Bonds of Blood: Gender, Lifecycle, and Sacrifice in Aztec Culture - Early Modern History: Society and Culture (Paperback)Caroline Dodds Pennock (author)
- Publisher out of stock
Publisher: Palgrave Macmillan
Number of pages: 225
Dimensions: 216 x 140 mm
Edition: 1st ed. 2011
Winner of the 2008 Royal Historical Society Gladstone Prize
The judges said of Dr Dodds Pennock's book:
'Few fields of study can present the historian with such a challenge as the world of the pre-conquest Aztecs ... [a] challenge that Caroline Dodds Pennock meets triumphantly. Her analysis of the rich but problematic evidence is unfailingly rigorous. Both theoretical and methodological sophistication, however, are worn lightly. What emerges is a vivid and convincing reconstruction of a society whose harsh view of life and death was tempered by the experience of warmth, and even joy, achieved through human relationships and the routines of everyday life.'
'An exceptional volume because of its humanising approach and attention to individual concerns,
emotions, and perspectives. This beautifully written book is recommended for a
wide readership, from undergraduate students to accomplished Mesoamerican scholars.'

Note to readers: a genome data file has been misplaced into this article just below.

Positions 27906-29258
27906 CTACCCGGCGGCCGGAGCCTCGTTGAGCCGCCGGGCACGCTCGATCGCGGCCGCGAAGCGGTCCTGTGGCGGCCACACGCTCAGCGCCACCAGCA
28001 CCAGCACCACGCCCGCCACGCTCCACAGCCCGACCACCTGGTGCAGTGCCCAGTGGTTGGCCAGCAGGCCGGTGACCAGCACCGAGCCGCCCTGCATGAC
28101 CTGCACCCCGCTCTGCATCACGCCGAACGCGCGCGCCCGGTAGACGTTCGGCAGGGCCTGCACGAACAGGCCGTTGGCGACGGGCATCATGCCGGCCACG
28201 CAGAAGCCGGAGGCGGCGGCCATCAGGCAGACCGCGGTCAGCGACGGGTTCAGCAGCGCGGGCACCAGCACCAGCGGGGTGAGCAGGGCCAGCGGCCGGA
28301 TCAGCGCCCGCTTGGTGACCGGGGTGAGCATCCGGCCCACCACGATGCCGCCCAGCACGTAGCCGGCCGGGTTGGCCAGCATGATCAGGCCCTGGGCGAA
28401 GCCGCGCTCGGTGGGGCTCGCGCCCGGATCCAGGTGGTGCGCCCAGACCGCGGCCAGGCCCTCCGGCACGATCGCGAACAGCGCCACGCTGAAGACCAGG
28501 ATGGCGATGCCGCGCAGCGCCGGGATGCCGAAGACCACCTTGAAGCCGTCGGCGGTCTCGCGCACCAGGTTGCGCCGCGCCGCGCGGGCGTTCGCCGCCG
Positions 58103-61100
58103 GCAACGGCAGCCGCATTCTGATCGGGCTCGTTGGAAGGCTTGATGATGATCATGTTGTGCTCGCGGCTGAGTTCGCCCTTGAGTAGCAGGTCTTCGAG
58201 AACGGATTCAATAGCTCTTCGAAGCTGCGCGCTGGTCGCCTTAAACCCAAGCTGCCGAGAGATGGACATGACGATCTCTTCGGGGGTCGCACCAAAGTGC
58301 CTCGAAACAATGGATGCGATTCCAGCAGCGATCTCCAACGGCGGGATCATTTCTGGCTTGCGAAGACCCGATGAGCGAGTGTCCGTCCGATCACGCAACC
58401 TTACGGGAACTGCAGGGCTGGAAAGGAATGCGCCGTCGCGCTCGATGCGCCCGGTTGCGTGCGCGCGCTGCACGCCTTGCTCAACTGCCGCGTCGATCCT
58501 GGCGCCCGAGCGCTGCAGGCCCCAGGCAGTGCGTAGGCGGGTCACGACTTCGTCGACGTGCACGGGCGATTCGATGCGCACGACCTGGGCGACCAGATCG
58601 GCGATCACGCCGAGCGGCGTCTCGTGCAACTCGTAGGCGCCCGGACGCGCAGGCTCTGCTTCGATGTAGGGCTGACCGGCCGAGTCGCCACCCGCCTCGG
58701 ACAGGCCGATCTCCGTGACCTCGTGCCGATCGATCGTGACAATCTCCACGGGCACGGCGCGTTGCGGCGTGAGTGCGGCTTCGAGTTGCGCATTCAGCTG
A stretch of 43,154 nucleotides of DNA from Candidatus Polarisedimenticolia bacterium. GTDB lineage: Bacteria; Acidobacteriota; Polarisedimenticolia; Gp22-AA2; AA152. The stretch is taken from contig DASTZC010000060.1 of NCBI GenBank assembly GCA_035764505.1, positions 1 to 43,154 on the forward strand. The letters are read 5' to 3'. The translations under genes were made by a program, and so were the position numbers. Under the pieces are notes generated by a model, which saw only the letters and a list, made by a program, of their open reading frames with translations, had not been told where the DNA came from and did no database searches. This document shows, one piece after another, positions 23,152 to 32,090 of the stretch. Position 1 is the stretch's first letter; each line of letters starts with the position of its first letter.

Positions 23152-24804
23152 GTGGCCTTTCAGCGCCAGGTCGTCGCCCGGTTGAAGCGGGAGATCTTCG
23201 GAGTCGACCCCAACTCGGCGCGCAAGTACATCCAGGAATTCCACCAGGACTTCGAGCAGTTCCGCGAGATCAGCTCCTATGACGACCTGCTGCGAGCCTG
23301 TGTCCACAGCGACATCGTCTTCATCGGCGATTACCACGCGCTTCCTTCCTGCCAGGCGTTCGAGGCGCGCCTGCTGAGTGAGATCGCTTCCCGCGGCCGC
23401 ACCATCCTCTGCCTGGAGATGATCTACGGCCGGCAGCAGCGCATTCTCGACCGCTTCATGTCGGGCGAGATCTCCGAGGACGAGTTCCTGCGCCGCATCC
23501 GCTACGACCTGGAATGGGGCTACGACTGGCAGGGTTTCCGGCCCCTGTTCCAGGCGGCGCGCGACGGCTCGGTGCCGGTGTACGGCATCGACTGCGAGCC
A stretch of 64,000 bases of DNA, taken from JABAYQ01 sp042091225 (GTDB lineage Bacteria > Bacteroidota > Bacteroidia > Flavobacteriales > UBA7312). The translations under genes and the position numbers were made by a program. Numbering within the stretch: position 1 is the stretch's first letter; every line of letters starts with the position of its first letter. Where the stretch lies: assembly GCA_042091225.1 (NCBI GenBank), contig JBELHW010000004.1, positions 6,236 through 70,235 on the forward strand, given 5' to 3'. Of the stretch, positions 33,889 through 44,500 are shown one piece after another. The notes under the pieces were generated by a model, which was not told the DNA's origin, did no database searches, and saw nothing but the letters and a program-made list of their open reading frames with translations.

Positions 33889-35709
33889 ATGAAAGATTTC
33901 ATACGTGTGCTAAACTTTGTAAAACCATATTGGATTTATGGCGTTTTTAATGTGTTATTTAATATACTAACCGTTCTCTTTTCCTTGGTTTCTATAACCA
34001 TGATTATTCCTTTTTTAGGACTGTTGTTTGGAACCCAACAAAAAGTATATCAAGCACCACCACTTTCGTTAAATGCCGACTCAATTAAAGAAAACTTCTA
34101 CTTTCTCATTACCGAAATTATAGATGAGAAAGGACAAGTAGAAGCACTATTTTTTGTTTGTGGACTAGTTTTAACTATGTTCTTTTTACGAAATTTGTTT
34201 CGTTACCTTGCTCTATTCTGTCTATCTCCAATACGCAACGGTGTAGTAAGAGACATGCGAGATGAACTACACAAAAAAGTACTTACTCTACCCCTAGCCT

- Lisa Overholtzer, Bulletin of Latin American Research
'Gender specialists and students of all levels will find worthwhile [Dodds Pennock's] search for the intimate as revealed by sources that downplay the personal and affective, rendered as itis in graceful, accessible prose. - Susan Kellogg, Hispanic American Historical Review
'This study, beautifully written and organized, is a fresh approach to both the problems of understanding Aztec human sacrifice, a problem as old as the first European viewers of this society in the sixteenth century, and of characterizing Aztec gender relations, which was introduced as a field of study in the latter half of the twentieth century. With exhaustive research Caroline Dodds Pennock ties together these two strains of enquiry in a tour-de-force argument that resolves many seeming contradictions and allows the modern Westerner to enter Aztec society with less apprehension. While making sense of Aztec thought, even more valuable is her humanization of the Aztecs through the publication of the few texts that reveal intimate and individual aspects of behaviour and interpretation of well-known formulaic pronouncements as moving expressions of human emotion. This last is a difficult feat to accomplish for a culture that is usually presented as overwhelmingly communal, public, and unfeeling.' - Emily Umberger, Arizona State University, USA
' This highly accessible dissertation-turned-manuscript will be of value to a wide audience...This beautifully written book is recommended for a wide readership.' - Anglia
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